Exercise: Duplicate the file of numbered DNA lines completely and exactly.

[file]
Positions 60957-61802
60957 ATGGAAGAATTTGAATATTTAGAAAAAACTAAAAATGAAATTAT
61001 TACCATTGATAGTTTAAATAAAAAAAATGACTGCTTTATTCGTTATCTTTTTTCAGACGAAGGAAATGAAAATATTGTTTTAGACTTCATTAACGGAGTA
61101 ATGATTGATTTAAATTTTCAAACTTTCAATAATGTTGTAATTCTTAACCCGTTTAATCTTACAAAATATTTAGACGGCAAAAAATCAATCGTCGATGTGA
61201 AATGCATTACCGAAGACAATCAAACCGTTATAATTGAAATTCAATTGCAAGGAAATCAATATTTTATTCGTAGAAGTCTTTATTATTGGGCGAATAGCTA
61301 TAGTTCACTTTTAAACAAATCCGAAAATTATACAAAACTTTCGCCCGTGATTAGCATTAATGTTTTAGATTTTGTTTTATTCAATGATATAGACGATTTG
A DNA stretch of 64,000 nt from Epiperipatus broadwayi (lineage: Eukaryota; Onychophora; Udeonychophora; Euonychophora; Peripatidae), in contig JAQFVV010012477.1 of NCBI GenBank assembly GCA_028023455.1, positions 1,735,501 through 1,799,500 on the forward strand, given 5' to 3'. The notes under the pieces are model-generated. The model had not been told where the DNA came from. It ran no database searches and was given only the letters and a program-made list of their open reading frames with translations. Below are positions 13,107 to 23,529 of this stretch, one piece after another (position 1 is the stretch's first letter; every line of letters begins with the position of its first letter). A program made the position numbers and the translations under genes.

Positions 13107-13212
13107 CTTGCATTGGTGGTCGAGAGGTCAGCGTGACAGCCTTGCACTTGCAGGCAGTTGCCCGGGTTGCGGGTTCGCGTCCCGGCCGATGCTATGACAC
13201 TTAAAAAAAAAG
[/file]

Positions 60957-61802
60957 ATGGAAGAATTTGAATATTTAGAAAAAACTAAAAATGAAATTAT
61001 TACCATTGATAGTTTAAATAAAAAAAATGACTGCTTTATTCGTTATCTTTTTTCAGACGAAGGAAATGAAAATATTGTTTTAGACTTCATTAACGGAGTA
61101 ATGATTGATTTAAATTTTCAAACTTTCAATAATGTTGTAATTCTTAACCCGTTTAATCTTACAAAATATTTAGACGGCAAAAAATCAATCGTCGATGTGA
61201 AATGCATTACCGAAGACAATCAAACCGTTATAATTGAAATTCAATTGCAAGGAAATCAATATTTTATTCGTAGAAGTCTTTATTATTGGGCGAATAGCTA
61301 TAGTTCACTTTTAAACAAATCCGAAAATTATACAAAACTTTCGCCCGTGATTAGCATTAATGTTTTAGATTTTGTTTTATTCAATGATATAGACGATTTG
A DNA stretch of 64,000 nt from Epiperipatus broadwayi (lineage: Eukaryota; Onychophora; Udeonychophora; Euonychophora; Peripatidae), in contig JAQFVV010012477.1 of NCBI GenBank assembly GCA_028023455.1, positions 1,735,501 through 1,799,500 on the forward strand, given 5' to 3'. The notes under the pieces are model-generated. The model had not been told where the DNA came from. It ran no database searches and was given only the letters and a program-made list of their open reading frames with translations. Below are positions 13,107 to 23,529 of this stretch, one piece after another (position 1 is the stretch's first letter; every line of letters begins with the position of its first letter). A program made the position numbers and the translations under genes.

Positions 13107-13212
13107 CTTGCATTGGTGGTCGAGAGGTCAGCGTGACAGCCTTGCACTTGCAGGCAGTTGCCCGGGTTGCGGGTTCGCGTCCCGGCCGATGCTATGACAC
13201 TTAAAAAAAAAG